He could eat 12 fried eggs at a sitting. He had “a profound enjoyment of anything rocky, slimy, hardscrabble and dangerous,” as Edmund Morris writes.

He was passionately fond of long expeditions to mysterious and remote regions of the world, from Africa to South America, and once there, he shot animals with gleeful abandon; lions, elephants, zebras, gazelles, pelicans and crocodiles all fell in the wake of his frenzied trigger-pulls.

He seemed to gobble life as he went along, and the parts that weren’t to his taste — ideas, books and people as well as breakfast, lunch and dinner — he would spit right out.

It might have been rude, but at least it was honest.

During his lifetime, the rugged, optimistic and extraordinary Theodore Roosevelt (1858-1919) seemed to represent America better than anybody else. And thanks to Morris, he will do so again.

Because once readers rediscover the breadth of Roosevelt’s achievements — literary and political — and the warmth of his remarkable personality, and even the failings and contradictions that made him so very human, they’ll be hooked.

To know Roosevelt is to fall under his spell, as Woodrow Wilson once noted: “There is a sweetness about him that is very compelling. You can’t resist the man.”

That quotation shows up in “Colonel Roosevelt” (Random House), the third and final volume in Morris’ splendid and indispensable study of America’s 26th president.

Morris, whose biographical subjects have included Ronald Reagan and Beethoven, spent three decades on the project.

“The Rise of Theodore Roosevelt” (1979) and “Theodore Rex” (2001) followed Roosevelt from his privileged yet difficult childhood — he was born into wealth but suffered through many ailments — through his White House years from 1901 to 1909.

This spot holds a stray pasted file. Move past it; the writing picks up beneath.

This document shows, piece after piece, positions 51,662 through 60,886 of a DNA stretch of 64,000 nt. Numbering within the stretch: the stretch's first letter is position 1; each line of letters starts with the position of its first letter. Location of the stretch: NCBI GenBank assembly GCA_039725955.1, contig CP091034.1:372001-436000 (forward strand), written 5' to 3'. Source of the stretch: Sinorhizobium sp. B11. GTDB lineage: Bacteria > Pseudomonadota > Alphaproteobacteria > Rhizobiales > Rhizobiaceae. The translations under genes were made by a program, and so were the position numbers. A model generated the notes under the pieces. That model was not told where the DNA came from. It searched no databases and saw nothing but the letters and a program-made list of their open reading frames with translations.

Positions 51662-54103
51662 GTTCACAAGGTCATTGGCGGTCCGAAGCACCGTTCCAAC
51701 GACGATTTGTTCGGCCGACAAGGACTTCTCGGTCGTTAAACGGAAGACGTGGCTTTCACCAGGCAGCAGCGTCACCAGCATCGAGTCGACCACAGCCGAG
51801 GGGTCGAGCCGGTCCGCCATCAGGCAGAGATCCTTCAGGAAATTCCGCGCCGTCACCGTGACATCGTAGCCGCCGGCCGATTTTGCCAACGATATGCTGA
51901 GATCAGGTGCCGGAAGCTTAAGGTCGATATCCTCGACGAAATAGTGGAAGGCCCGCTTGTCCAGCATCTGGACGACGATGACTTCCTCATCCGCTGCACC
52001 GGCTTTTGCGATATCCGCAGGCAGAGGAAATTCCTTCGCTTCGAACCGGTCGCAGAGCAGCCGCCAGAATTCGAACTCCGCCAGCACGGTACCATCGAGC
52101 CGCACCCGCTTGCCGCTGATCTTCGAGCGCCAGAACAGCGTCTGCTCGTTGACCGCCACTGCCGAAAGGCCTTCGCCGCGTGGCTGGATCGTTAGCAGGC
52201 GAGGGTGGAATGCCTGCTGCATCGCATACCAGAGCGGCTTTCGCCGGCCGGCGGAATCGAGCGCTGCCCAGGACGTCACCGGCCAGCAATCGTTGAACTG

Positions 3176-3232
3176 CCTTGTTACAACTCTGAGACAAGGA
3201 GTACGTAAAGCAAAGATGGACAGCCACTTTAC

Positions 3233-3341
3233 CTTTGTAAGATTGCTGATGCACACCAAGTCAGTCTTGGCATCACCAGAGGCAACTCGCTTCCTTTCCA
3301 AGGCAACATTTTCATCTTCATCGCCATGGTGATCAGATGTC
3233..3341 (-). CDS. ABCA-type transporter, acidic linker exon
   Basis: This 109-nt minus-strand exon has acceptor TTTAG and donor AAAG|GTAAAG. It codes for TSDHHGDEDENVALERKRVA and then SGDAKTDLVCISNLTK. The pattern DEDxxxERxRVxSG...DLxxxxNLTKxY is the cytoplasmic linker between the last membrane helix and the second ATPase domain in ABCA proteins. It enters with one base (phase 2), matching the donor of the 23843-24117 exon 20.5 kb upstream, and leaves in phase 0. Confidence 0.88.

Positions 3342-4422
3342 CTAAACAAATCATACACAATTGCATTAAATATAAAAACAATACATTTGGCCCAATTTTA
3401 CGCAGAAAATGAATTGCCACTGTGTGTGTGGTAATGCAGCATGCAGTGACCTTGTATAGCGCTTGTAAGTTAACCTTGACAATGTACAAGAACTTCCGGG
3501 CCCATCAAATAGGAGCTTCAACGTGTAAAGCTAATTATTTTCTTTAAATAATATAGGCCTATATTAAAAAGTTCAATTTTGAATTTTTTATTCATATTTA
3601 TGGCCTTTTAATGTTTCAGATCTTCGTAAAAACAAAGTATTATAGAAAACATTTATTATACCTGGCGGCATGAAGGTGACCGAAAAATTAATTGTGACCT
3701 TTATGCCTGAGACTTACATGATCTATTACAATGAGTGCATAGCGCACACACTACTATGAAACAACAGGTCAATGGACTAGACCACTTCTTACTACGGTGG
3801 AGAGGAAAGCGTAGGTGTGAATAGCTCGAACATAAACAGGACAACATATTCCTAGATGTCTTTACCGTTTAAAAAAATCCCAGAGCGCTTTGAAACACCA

“Colonel Roosevelt” takes up the story after he leaves office. Roosevelt was only 50 and far from ready to hang up his spurs.

He lusted to be back in action, and worked off his energy first in a series of trips to Africa and Europe, and later — to his profound disillusionment — as a third-party candidate in the 1912 election, losing to Wilson.

Morris is a superb chronicler of Roosevelt’s busy, peripatetic life, recounting events such as the frightening day when the former president took a would-be assassin’s bullet in the chest, and the two libel trials — one brought by Roosevelt when he was falsely accused of being drunk on the campaign trail and the other brought against him by a politician whom he had insulted — against the backdrop of the ominous approach of World War I and America’s emergence as a superpower.

My favorite of the three remains “Theodore Rex,” perhaps because its subject matter — Roosevelt in the White House — is so vigorous, featuring a man so obviously in his element: at the center of the action. “Colonel Roosevelt” is a record of a denouement.

In an interview, Morris said that what startled him most during his research for “Colonel Roosevelt” was his subject’s literary skills.

“His writing surprised me with the breadth of his knowledge and scholarly quality,” Morris said. “In earlier years, I was attracted to the sheer richness of his character.”

Indeed, Roosevelt was a grand prose stylist, a man who wrote with fluid grace and precise descriptive abilities. He is our finest presidential writer by a very long shot.

Of the three volumes, Morris said his favorite is this final one.

“The narrative sweep of his life after he left office” was dramatically appealing, he said.

It was during this period that Roosevelt wrote a speech that is still quoted in TV ads and on inspirational posters — anywhere, in fact, where people need to be reminded that it is the effort that matters, even if that effort is unsuccessful: “It is not the critic who counts,” Roosevelt said, in part, in 1910 at the Sorbonne, “not the man who points out how the strong man stumbles, or where the doer of deeds could have done better. The credit belongs to the man who is actually in the arena, whose face is marred by dust and sweat and blood who at the worst, if he fails, at least fails while daring greatly.”

Abraham Lincoln may embody America’s soul, but Theodore Roosevelt has America’s heart.


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